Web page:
Review of The Cabin in the Woods

Reviewing The Cabin in the Woods seems pretty redundant, as it’s so recognisably from the Joss Whedon stable that there’s little here you won’t already have an opinion of and you probably already know if you’re going to see it or not. Enjoyed Buffy, Angel and Firefly? You’ll enjoy Cabin. Didn’t enjoy them? There’s nothing here that’s going to change your mind. Also, your opinions are wrong, and you’re grotesquely ugly.

Everything here is as you would expect from a Joss Whedon-written, Drew Goddard-directed film; snarky tone; Whedonesque dialogue; affectionate awareness, and subsequent inversion, of genre tropes; Amy Acker. Cabin is similar in tone to final-season Angel, in which Angel & Co. took up residence in the offices of an evil law firm and where a lot of the comedy came from the horrible and frightening filtered through layers of corporate process and tedium, making things all the more horrible from the casual way people went about genocide; just a job, after all.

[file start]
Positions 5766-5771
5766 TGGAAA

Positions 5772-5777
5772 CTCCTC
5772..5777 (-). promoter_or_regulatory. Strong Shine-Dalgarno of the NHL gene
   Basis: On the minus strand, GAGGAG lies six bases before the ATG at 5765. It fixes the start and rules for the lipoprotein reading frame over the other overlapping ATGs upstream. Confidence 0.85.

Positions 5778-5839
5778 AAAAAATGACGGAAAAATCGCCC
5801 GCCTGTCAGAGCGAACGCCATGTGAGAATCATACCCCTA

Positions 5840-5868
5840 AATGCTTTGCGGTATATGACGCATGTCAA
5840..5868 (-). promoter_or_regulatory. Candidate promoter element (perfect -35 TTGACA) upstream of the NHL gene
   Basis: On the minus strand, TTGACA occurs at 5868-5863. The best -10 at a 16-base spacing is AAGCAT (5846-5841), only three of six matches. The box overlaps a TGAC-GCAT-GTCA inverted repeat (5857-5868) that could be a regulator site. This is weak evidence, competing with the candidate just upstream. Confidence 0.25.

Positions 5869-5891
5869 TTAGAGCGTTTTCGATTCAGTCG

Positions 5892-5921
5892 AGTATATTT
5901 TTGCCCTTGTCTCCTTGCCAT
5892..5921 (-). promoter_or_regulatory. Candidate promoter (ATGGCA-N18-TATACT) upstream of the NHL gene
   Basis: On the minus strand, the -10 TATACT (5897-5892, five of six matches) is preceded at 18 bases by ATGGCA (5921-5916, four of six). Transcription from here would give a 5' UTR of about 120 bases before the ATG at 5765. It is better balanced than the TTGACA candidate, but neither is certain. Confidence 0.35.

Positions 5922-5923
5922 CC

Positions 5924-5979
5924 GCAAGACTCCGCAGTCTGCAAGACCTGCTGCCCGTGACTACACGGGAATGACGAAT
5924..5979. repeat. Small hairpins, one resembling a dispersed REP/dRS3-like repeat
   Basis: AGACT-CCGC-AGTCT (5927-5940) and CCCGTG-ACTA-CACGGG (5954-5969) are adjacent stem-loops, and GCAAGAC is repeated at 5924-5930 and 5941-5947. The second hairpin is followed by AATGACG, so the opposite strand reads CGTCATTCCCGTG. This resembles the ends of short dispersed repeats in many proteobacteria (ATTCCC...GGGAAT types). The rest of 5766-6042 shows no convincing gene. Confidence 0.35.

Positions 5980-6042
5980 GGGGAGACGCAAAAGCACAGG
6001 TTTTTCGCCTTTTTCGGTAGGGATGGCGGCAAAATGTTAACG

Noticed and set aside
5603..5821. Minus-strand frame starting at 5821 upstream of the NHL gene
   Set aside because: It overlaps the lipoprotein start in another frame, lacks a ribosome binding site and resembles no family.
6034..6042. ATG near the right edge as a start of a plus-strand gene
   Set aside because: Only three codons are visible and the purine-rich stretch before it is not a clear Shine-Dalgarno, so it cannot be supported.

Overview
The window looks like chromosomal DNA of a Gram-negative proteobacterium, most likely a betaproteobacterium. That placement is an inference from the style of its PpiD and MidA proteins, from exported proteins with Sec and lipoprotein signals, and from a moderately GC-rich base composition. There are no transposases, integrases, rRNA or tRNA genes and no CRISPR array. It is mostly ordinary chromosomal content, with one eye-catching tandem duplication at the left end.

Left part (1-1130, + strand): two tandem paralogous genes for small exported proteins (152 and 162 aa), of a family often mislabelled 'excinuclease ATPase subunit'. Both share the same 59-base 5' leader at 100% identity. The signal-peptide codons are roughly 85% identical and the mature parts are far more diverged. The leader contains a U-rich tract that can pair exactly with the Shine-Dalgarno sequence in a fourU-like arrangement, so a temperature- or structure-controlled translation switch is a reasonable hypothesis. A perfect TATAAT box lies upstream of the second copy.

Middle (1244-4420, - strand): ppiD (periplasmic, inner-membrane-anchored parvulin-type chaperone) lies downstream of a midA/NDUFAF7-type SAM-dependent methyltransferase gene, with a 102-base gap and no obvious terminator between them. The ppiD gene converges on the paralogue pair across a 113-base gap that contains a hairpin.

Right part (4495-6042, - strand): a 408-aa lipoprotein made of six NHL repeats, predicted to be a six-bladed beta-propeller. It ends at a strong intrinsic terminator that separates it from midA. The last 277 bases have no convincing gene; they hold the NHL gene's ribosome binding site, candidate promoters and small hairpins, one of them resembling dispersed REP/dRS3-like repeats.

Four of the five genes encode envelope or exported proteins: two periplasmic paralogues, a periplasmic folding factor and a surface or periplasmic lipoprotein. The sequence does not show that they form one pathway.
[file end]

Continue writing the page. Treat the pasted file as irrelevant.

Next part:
Like most Whedon material, Cabin is constantly funny, a little scary in places but never enough to qualify as real horror, never overstays its welcome and would benefit from multiple viewings to spot all the gags. If there’s a criticism, it’s that Fran Kranz’s stoner character is overly broad; laughing at someone stoned might be funny for a few minutes, but stretching it over a full film sends you dangerously close to Judd Apatow’s territory.